The Pinning images are work-in-progress shots from a larger project called The Collector or The Butterfly Library. I wanted to create a piece of work that would illustrate the idea of butterflies as metaphors for mortality whilst commenting on the destructive nature of collection. I was thinking about Geoff Dyer’s book The Ongoing Moment in which he argues that certain visual elements (such as the blind busker) recur throughout the history of photography and that no matter who the photographer is, it is essentially the same busker every time. I’d noticed that several of my favourite novels had very powerful sequences involving butterflies, and I hoped to show that by utilising the idea of butterflies—the novelists were entering the same idea space. I wanted to create a piece in which the word butterfly acted as a doorway between any text that used it, illustrating both my perception that ideas are pre-existing spaces that artists enter into and share, and also the particular idea being shared by these texts (of butterflies, mortality and the destructive nature of collection).
The project is ongoing, I’m still collecting books that contain butterfly passages and adding them to the grid. Books are added to the project in the order that I read them and I’m planning a Nabokov layer as many of his novels include butterfly references.
Many of my works involve underlying structures which govern their particular outcomes. I prefer to make work that, once the parameters have been drawn up, expands according to its own logic. I truly believe that it is only within the constraints of classification, underlying mathematical structures, or simply systems of rules that real creativity can happen. If the doors are all open then there is nothing to work against.
What artists are you into these days? Who informs your own work recently?
I love Alighiero Boetti’s work with mathematical permutation and classification and I am a big fan of Arte Povera. The Oulipo are a huge influence on my work and I often turn to The Oulipo Compendium for inspiration. I think Dieter Roth is wonderful and have recently begun looking at Daniel Spoerri, particularly An Anecdoted Topography of Chance. For its incredible creativity within quite strict narrative constraints, I am very fond of George Herriman’s Krazy Kat.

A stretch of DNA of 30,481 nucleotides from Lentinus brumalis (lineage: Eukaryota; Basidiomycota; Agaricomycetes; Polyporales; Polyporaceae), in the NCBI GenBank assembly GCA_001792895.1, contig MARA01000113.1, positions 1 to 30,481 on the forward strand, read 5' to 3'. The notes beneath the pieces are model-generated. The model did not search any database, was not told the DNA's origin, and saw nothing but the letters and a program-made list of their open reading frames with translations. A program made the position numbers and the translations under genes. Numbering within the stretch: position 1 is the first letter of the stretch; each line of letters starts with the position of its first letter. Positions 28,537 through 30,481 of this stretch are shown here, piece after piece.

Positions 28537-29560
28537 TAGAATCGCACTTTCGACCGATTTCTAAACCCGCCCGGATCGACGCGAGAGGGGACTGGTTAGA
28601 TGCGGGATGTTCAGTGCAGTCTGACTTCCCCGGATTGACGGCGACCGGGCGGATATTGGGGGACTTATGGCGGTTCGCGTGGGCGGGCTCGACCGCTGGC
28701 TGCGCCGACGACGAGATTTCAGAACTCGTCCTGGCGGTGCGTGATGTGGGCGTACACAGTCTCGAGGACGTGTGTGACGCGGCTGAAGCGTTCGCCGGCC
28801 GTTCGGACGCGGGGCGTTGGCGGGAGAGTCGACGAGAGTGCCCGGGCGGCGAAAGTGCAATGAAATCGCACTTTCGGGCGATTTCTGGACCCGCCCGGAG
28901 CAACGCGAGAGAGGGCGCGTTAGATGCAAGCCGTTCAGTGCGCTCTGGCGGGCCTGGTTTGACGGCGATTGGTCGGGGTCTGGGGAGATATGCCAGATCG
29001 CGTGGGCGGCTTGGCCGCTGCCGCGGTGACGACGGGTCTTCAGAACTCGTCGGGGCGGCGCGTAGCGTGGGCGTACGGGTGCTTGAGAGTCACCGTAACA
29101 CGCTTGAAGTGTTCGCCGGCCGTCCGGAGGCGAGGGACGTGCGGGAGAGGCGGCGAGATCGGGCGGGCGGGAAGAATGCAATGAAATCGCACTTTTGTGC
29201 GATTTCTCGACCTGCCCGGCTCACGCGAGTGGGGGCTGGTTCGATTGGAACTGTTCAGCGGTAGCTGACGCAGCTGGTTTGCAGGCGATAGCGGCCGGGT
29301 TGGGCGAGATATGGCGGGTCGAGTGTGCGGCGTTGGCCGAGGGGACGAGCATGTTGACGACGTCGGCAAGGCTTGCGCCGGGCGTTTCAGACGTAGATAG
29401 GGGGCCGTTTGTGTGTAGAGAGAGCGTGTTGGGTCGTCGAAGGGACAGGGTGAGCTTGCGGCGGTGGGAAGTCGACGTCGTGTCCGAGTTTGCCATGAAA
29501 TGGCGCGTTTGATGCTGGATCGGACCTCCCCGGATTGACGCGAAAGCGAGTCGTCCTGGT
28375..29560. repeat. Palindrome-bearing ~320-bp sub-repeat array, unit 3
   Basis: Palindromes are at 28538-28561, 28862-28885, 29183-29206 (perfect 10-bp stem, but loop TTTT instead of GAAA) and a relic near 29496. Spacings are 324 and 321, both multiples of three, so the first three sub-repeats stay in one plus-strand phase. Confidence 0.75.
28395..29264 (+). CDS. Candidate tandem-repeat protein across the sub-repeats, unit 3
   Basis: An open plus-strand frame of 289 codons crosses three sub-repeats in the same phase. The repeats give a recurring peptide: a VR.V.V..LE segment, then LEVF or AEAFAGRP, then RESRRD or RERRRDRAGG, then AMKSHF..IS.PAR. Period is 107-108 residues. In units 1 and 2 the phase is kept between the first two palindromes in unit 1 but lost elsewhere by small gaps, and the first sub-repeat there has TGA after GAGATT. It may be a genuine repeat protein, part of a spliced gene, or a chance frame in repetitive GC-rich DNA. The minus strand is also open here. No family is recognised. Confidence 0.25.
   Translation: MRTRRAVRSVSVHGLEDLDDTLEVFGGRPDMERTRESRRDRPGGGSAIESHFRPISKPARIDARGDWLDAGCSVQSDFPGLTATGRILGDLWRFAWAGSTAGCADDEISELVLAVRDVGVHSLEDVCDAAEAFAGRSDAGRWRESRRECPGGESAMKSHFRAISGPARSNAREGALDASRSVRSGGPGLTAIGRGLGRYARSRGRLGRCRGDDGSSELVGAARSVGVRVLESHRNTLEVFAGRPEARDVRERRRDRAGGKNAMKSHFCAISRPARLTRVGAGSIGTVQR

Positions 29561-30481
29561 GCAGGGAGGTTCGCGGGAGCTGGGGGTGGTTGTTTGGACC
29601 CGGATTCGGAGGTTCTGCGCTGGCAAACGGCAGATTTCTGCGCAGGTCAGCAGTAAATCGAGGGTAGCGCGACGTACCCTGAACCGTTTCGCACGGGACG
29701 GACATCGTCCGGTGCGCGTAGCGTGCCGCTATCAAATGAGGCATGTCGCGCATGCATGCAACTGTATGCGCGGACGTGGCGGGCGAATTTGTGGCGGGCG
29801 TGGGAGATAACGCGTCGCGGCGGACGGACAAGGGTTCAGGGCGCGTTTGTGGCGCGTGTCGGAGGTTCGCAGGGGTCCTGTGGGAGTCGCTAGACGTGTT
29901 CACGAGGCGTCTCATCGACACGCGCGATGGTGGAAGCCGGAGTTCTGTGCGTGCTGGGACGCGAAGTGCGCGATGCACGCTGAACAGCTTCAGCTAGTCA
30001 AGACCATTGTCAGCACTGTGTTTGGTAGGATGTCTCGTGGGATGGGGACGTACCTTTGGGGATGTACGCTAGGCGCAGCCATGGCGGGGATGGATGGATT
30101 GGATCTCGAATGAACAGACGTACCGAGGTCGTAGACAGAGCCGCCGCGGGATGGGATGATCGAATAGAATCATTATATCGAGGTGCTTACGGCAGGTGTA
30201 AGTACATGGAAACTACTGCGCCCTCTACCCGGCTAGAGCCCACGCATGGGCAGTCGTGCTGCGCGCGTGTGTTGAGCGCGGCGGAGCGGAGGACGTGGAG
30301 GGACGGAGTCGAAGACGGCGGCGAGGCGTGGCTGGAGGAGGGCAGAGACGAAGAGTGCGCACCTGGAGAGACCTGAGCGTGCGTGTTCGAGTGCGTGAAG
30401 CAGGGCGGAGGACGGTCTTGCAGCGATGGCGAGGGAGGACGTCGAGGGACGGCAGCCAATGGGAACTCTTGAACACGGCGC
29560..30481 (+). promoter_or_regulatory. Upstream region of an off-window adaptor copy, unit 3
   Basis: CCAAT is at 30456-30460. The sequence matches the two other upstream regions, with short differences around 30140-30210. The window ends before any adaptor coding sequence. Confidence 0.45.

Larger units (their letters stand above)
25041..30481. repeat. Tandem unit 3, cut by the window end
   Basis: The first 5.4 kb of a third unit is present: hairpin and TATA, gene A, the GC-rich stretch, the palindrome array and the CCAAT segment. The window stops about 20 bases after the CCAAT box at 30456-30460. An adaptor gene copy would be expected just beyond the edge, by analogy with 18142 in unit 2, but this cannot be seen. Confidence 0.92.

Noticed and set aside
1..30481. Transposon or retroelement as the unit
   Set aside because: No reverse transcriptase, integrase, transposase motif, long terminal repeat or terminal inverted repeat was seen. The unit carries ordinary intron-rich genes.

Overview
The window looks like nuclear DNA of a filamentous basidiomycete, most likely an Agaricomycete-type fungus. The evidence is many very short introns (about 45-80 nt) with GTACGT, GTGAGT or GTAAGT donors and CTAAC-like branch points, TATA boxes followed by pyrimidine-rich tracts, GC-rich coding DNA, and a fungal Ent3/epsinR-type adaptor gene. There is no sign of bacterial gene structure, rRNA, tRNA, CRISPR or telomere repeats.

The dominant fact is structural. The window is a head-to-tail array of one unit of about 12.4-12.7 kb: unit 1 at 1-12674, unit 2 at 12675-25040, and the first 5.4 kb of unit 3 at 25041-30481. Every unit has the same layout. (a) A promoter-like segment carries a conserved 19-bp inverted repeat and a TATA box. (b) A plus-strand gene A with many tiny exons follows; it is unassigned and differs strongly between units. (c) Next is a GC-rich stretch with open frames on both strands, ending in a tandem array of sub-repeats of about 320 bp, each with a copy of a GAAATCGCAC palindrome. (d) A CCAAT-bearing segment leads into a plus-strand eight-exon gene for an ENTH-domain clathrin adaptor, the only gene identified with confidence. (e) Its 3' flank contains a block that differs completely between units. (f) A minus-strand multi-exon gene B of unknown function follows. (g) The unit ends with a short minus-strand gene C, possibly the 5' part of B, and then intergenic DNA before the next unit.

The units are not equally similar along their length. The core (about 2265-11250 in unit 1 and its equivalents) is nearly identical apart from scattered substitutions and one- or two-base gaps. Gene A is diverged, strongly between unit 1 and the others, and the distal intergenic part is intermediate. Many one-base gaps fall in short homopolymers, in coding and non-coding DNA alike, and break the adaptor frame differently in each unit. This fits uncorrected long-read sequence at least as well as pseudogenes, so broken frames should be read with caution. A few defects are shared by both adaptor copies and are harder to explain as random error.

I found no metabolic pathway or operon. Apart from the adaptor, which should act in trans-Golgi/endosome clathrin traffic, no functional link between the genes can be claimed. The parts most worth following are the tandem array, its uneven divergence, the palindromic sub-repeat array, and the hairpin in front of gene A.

I’m also very excited by the sort of illustration that is becoming much rarer these days or is still around but overlooked, technical drawings, illustrated encyclopedias, marginalia, maps in whodunits, facsimiles of historical letters and documents; images which appear factual or schematic but which are in fact loaded with narrative.
Can you tell me a little bit about A Taxonomy of Deception, your Ph.D. thesis?
I’m very interested in the way that fiction infiltrates fact, and the way that this infiltration might be facilitated by images or illustrations. A simple example of this might be a fictional street included on an A-Z or a fictional entry on an encyclopedia. Because these fictional elements appear no different to the factual ones which surround them they are often simply accepted as representations of reality. My Ph.D. (which is by practice) looks at the role that illustration plays in deception and attempts to taxonomise deception based on its aesthetics. So, for example, if you imagine document forgery as a design problem, there are certain aesthetic choices being made; to age the paper, adding coffee stains or grease spots, to mimic a certain person’s handwriting, the choice of paper you make. It is then possible to divide deceptions into classes based on their aesthetics. I am hoping that this process will allow me both to say something useful about deception as a creative process and to create a new space for discussion within illustration.
What about your background? Do you have artists in your family? How did you gravitate to this way of mediating the world?
My dad paints and that has certainly had a very big influence on the way my own work has developed, but more than that, I think many of the interests expressed in my work come from discussions that take place at home. One of the most important things (for my work) that my parents have passed onto me is a love of mystery and puzzles. We are all avid readers of whodunits and my mum enjoys cryptic crosswords, something that my dad and I occasionally get involved with.
Another important thing that came from home was the idea that it is enough to love a book simply because it is beautiful. There was never a moment at which my parents told me I was too old for picture books, and I think this has been very important in shaping my beliefs about what a good book should be.
Catrin Morgan’s work will be exhibited at dalla Rosa Gallery in Clerkenwell, London, opening May 2.